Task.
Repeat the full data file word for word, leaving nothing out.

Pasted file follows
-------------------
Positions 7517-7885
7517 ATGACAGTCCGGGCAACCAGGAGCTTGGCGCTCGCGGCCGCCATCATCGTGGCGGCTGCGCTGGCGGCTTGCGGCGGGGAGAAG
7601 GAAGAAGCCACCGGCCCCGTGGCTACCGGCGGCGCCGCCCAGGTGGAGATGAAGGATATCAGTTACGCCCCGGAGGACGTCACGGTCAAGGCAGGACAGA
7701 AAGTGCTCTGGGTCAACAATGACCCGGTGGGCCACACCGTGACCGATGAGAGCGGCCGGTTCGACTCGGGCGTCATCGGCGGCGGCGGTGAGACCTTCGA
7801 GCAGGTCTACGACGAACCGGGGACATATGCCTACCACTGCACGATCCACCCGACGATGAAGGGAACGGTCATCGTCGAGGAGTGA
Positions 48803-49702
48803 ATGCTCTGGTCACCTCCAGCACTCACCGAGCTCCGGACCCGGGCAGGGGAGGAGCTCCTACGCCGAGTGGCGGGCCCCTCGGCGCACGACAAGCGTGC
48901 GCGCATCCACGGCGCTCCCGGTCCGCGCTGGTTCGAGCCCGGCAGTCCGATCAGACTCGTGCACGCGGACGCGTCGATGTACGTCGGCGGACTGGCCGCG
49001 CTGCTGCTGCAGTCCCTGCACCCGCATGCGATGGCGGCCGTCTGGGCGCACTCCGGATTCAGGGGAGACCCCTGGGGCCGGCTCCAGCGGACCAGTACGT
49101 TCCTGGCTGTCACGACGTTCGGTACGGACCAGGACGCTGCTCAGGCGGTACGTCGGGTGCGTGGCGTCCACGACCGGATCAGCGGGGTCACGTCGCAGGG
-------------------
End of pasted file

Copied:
Positions 7517-7885
7517 ATGACAGTCCGGGCAACCAGGAGCTTGGCGCTCGCGGCCGCCATCATCGTGGCGGCTGCGCTGGCGGCTTGCGGCGGGGAGAAG
7601 GAAGAAGCCACCGGCCCCGTGGCTACCGGCGGCGCCGCCCAGGTGGAGATGAAGGATATCAGTTACGCCCCGGAGGACGTCACGGTCAAGGCAGGACAGA
7701 AAGTGCTCTGGGTCAACAATGACCCGGTGGGCCACACCGTGACCGATGAGAGCGGCCGGTTCGACTCGGGCGTCATCGGCGGCGGCGGTGAGACCTTCGA
7801 GCAGGTCTACGACGAACCGGGGACATATGCCTACCACTGCACGATCCACCCGACGATGAAGGGAACGGTCATCGTCGAGGAGTGA
Positions 48803-49702
48803 ATGCTCTGGTCACCTCCAGCACTCACCGAGCTCCGGACCCGGGCAGGGGAGGAGCTCCTACGCCGAGTGGCGGGCCCCTCGGCGCACGACAAGCGTGC
48901 GCGCATCCACGGCGCTCCCGGTCCGCGCTGGTTCGAGCCCGGCAGTCCGATCAGACTCGTGCACGCGGACGCGTCGATGTACGTCGGCGGACTGGCCGCG
49001 CTGCTGCTGCAGTCCCTGCACCCGCATGCGATGGCGGCCGTCTGGGCGCACTCCGGATTCAGGGGAGACCCCTGGGGCCGGCTCCAGCGGACCAGTACGT
49101 TCCTGGCTGTCACGACGTTCGGTACGGACCAGGACGCTGCTCAGGCGGTACGTCGGGTGCGTGGCGTCCACGACCGGATCAGCGGGGTCACGTCGCAGGG